compete on another big free agent, such as Carl Crawford or Jayson
Werth, is another question. So is the potential for bringing back
Magglio Ordonez, which Dombrowski didn’t want to address Friday.
He did indicate that the one area where they have the opening for an addition is in the corner outfield.
“We’ve actually made four signings this wintertime, so I think what
we’ll probably do next week is sit back [and analyze],” Dombrowski said.
— Jason Beck
According to Nick Cafardo of the Boston Globe, an unnamed Major League source says the Angels have engaged in “serious talks” with free agent left fielder Carl Crawford, who is expected to command a deal in the five-year, $100 million range. Crawford is close with Torii Hunter, who has made no secret of his desire to have Crawford join him in the Angels’ outfield.
The Angels have a club policy of not commenting on specific free agents and have neither confirmed nor denied interest in Crawford, who would provide Gold Glove defense, consistent offense and the blazing speed they lost in the top third of their batting order when Chone Figgins left for Seattle.– Lyle Spencer
The Tigers have interest in Magglio Ordonez, and Ordonez has interest in staying with the Tigers. Starting Sunday, other teams and other free-agent outfielders will get to enter the mix and negotiate with each other. And the talk won’t just be on the Tigers side.
While the Tigers hit the free-agent market in search of a run producer for the middle of their order, Ordonez’s agent, Scott Boras, expects to gather interest in his client from several teams. So if an Ordonez return to Detroit is going to happen, it isn’t likely to happen quickly.
“We’ve gotten a lot of early calls,” Boras said. “I think with this marketplace, the right-handed hitters of that ilk, like Magglio, there’s going to be a very strong demand for them.”
How much of an impact Ordonez’s ankle makes on his offseason remains to be seen. He’ll turn 37 at the end of January, and Tigers fans witnessed Scott Sizemore’s slow recovery from ankle surgery this past season. Boras, however, echoed comments Ordonez made to Venezuelan reporter Augusto Cardenas last month, that his ankle is at 90 percent and strengthening.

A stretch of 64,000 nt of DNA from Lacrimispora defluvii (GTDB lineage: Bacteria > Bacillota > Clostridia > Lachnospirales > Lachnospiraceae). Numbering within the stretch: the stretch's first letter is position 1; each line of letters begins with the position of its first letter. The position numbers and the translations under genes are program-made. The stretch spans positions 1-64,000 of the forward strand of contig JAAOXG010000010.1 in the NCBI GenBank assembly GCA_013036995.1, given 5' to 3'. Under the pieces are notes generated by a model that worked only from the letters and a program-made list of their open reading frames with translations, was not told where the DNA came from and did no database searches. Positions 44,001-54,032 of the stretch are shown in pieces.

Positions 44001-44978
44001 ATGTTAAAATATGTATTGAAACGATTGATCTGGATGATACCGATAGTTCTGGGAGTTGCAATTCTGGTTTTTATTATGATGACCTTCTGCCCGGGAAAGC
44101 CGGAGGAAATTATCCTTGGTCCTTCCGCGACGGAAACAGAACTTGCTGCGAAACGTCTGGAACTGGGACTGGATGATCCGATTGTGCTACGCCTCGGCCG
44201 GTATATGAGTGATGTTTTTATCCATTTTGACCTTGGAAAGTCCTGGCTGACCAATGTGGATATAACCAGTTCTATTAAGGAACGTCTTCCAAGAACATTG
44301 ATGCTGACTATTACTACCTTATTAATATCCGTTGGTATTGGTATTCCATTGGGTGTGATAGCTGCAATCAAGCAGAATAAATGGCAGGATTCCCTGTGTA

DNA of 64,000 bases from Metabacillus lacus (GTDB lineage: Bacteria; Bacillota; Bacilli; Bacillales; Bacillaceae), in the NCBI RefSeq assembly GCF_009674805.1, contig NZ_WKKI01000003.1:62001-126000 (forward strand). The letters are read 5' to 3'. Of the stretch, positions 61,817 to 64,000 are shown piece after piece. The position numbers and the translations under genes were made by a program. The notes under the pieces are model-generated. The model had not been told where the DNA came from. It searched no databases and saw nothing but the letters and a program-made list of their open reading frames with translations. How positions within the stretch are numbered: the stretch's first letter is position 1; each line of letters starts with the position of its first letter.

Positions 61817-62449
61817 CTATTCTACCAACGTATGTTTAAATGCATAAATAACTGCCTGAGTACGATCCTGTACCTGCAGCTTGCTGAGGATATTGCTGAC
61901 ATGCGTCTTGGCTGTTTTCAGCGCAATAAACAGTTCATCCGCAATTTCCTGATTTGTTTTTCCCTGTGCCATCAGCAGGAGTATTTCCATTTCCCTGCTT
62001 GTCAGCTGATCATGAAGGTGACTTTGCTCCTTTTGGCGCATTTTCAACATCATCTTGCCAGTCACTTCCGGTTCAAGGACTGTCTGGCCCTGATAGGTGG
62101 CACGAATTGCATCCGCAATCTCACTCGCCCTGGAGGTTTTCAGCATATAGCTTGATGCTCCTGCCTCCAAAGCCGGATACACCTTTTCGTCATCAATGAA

“I think a lot is being made of a standard fracture, what a lot orthopedic surgerons say a minor fracture,” Boras said. “There’s no issue with flexibility, weight bearing, anything like that. It was really just a very simple fracture. It simply took some time to heal. This was not a complicated event. There really will not be any time frame where teams will wait and see if he has any trouble performing.”
There’s a huge advantage for Ordonez in this market if he’s viewed as a full-time outfielder. The outfield market drops off significantly beyond top free agents Carl Crawford and Jayson Werth, unless there are teams that see Adam Dunn, Vladimir Guerrero and Hideki Matsui as full-time outfielders. Ordonez was an everyday right fielder at the time of his injury, and while his short strides towards fly balls looked uncertain at times, his routes were generally true. The one question would be the ankle, and Boras doesn’t expect it to be an issue.
He’s strong enough about it that he doesn’t expect Ordonez to play winter ball — not that he can’t, but that he shouldn’t.
— Jason Beck
In a rather surprising All-Star break move, the Blue Jays in essence acquired young shortstop Yunel Escobar from the Braves in exchange for veteran shortstop Alex Gonzalez. Left-hander Jo-Jo Reyes also is going to Toronto, with Minor League lefty Tim Collins and Minor League infielder Tyler Pastornicky migrating to Atlanta’s organization.